Comics and Graphic Novels in Educational Spaces

I have not always been a reader and lover of comics; it took my fifth grade students to show me their power. Before I started doing research with comics and graphic novels, I taught fifth grade. I had a classroom library with a moderate selection of books for my students to borrow and it was my graphic novel set of the Bone series by Jeff Smith that I had to keep repairing every year because students borrowed them repeatedly. Seeing the student engagement with these books led me to the research and teaching I do now.

Recently, I had the opportunity to work closely with a librarian who had invited a comic artist, Nathan Hale (author of the Nathan Hale’s Hazardous Tales series), into her school. For her and the teachers she worked with, this invitation felt bold, and even a bit intimidating. During my time working and researching in this school, I heard the staff wonder how to use comics effectively, how to address Common Core Standards with them, and even how to read comics. Just like myself and many other educators, many of these teachers did not enter into this adventure already reading and loving comics (Connors 2013; Rice 2012). They also knew that other teachers, parents, maybe even students, would ask why they were using comics in class; educators wanted and needed data to support what they were trying to do.

I had the pleasure of getting to spend the year with these educators, co-planning, co-teaching, and supporting them throughout a school year where these resources were actively invited into the library, classrooms, and curriculum. I found that using comics and graphic novels in school settings not only supports teachers, librarians, and students in their teaching and learning, but also challenges them to look beyond their everyday practices.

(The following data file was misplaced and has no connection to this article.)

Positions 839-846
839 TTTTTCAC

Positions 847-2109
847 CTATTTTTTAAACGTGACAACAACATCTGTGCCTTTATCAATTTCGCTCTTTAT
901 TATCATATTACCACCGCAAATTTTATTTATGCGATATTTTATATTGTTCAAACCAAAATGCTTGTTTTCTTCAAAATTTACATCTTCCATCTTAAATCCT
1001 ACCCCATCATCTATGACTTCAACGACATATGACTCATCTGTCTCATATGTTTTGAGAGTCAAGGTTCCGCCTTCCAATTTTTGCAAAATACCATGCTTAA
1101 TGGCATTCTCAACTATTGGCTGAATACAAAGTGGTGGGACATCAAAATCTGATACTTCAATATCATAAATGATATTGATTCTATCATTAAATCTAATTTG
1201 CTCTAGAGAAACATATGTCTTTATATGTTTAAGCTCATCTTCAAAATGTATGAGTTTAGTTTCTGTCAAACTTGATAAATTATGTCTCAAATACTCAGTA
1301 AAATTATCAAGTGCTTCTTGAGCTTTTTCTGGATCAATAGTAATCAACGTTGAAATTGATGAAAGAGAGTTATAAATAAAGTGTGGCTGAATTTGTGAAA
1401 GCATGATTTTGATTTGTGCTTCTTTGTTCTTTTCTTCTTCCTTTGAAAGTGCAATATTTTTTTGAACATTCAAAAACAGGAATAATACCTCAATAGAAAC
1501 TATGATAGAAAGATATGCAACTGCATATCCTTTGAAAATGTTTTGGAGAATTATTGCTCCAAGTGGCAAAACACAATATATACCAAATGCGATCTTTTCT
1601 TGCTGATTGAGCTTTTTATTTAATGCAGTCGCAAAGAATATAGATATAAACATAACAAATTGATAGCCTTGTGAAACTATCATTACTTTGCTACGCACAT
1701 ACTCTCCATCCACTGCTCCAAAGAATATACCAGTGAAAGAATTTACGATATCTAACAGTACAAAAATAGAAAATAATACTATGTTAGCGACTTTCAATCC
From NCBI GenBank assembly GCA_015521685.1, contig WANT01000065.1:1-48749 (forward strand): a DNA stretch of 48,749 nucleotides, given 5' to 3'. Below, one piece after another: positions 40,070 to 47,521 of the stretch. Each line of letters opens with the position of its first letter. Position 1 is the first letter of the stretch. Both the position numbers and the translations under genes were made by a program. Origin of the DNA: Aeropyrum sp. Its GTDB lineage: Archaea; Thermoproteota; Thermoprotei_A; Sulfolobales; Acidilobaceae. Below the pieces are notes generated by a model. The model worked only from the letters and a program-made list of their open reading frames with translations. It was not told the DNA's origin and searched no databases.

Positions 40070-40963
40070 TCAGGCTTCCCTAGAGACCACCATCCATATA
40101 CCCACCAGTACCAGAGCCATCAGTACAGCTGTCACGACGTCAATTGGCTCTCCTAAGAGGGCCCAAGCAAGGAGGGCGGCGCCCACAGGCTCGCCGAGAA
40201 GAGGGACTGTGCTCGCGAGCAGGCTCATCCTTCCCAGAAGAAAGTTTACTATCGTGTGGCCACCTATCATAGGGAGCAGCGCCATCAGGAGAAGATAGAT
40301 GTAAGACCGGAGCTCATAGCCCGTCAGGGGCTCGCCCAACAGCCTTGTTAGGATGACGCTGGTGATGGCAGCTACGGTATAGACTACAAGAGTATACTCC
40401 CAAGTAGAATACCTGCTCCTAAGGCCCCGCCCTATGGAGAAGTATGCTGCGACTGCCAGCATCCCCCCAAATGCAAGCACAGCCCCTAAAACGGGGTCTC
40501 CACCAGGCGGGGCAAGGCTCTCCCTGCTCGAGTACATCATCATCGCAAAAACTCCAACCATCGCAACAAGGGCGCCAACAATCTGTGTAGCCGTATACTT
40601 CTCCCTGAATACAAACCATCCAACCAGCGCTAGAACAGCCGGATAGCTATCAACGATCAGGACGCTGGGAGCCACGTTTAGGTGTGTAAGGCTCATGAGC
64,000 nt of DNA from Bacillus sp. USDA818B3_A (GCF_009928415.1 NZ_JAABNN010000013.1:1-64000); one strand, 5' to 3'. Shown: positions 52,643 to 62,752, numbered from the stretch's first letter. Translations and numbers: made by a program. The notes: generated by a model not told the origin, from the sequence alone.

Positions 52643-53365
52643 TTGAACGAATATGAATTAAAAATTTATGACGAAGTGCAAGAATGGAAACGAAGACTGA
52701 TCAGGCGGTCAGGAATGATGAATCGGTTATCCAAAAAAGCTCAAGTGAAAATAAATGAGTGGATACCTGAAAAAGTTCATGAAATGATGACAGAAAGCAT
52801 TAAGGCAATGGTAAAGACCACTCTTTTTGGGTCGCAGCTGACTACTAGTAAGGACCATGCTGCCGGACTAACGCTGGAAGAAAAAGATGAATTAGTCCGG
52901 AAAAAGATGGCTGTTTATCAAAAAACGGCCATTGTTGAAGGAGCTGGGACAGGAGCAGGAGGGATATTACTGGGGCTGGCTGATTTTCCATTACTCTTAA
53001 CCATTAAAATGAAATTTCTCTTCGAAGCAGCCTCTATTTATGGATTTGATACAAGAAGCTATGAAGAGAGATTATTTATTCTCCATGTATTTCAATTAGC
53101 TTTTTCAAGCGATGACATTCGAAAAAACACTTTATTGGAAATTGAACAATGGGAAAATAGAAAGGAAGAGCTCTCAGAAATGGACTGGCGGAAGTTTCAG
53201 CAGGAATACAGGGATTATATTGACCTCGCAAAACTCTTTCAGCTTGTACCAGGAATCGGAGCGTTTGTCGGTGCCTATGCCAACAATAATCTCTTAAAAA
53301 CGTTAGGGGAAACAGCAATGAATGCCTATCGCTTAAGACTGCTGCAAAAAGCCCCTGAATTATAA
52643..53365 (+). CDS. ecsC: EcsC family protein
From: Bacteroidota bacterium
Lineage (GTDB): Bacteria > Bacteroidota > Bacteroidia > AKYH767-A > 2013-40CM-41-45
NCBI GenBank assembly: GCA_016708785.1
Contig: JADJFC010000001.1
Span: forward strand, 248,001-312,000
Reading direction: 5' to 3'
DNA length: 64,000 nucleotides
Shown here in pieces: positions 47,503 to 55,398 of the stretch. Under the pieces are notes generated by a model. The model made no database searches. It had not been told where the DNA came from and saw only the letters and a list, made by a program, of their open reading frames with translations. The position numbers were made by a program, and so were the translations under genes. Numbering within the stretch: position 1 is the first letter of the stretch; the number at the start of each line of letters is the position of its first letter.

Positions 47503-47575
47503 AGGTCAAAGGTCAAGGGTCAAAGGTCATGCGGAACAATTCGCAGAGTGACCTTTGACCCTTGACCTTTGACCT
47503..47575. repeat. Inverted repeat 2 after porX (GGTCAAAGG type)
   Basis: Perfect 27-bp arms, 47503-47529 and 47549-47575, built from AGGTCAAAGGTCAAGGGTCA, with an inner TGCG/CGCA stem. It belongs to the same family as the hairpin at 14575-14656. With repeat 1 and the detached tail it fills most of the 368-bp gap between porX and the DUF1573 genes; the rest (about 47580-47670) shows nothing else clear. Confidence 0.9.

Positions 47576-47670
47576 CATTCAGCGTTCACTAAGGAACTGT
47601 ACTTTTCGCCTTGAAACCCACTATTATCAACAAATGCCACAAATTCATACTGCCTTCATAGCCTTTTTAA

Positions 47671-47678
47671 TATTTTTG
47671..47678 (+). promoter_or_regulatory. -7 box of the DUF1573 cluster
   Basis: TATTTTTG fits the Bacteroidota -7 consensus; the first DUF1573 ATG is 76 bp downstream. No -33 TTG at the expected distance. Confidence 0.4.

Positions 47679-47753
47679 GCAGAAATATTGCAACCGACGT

What the Research Says

Current research demands that classrooms read and write in multiple modes. This includes print and images—including color, line, spatial arrangement…the list continues (Connors 2011; Kress 2003; New London Group 1996). Comics and graphic novels take full advantage of such multiple modes. Because of this, they challenge readers and strengthen critical reading skills (Connors 2013; McCloud 1993, 2006). Comics and graphic novels engage readers, making them active participants in the reading process (McCloud 1993; Dallacqua 2012). They also support students as they build their reading and language skills (Chase, Hye, Son, Steiner 2014) and aid in visualizing complex literary understandings, such as point of view, theme, and mood (Dallacqua 2012; Monnin 2010).

There are clear connections between what research has found and what teachers must accomplish. Along with requiring teachers to include a range of texts, including graphic novels, the Common Core outlines the skills students need to develop, such as being able to visually respond and present ideas effectively. The comic medium “can also address the Common Core’s conceptualization of text complexity. Reading comics and graphic novels requires considering multiple levels of meaning, structural and graphic conventions, and new and/or multiple perspectives, all of which are part of text complexity, as outlined by the Common Core.” (Dallacqua 2016). Teachers and students have so much to accomplish in so little time. Thankfully, using a medium like comics and graphic novels can support that work.

Introducing Comics and Graphic Novels

Thinking about time.

Introducing comics into a classroom can be a daunting task. For this reason, start slowly. When I introduce a graphic novel, whether it is to a group of fifth graders, university students, or educators, I begin by breaking down a single page. We look at the whole page of one graphic novel, then consider the panels and frames, dialogue bubbles, gutter, and other visual details individually.